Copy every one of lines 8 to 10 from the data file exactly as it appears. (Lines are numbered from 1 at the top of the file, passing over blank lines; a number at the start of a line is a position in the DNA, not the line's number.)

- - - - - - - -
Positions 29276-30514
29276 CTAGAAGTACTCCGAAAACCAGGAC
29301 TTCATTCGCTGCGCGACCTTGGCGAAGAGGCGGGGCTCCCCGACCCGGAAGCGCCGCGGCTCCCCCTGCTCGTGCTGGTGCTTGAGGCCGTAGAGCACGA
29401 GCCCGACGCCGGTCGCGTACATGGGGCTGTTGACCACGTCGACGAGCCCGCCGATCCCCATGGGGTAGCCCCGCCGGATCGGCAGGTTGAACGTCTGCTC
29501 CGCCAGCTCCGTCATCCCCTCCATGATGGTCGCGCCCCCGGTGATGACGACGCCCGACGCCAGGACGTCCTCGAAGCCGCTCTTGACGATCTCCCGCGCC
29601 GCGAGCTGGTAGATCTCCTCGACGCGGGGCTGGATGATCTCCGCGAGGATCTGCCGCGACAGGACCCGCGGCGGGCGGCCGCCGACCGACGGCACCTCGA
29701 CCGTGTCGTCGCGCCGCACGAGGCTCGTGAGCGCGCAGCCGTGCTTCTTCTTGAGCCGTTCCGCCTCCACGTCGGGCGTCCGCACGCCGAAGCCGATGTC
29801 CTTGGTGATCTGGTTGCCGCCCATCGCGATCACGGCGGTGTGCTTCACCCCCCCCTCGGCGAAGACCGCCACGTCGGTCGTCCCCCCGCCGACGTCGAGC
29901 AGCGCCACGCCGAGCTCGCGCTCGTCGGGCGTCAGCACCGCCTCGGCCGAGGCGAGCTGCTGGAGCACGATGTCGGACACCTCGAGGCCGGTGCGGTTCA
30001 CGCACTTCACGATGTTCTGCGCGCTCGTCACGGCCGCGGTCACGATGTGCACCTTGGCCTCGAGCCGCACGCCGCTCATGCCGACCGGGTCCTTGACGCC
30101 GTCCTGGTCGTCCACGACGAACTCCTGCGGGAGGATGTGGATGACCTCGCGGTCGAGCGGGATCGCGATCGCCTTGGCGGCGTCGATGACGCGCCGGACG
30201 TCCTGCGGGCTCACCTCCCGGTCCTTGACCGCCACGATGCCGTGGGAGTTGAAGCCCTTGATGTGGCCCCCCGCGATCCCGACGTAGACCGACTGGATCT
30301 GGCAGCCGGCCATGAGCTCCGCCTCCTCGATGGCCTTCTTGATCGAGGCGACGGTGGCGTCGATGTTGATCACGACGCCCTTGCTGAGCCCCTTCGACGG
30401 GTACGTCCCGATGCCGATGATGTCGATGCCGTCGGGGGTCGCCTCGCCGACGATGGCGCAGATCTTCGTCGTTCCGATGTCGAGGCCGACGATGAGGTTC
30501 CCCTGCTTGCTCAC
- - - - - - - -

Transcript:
29801 CTTGGTGATCTGGTTGCCGCCCATCGCGATCACGGCGGTGTGCTTCACCCCCCCCTCGGCGAAGACCGCCACGTCGGTCGTCCCCCCGCCGACGTCGAGC
29901 AGCGCCACGCCGAGCTCGCGCTCGTCGGGCGTCAGCACCGCCTCGGCCGAGGCGAGCTGCTGGAGCACGATGTCGGACACCTCGAGGCCGGTGCGGTTCA
30001 CGCACTTCACGATGTTCTGCGCGCTCGTCACGGCCGCGGTCACGATGTGCACCTTGGCCTCGAGCCGCACGCCGCTCATGCCGACCGGGTCCTTGACGCC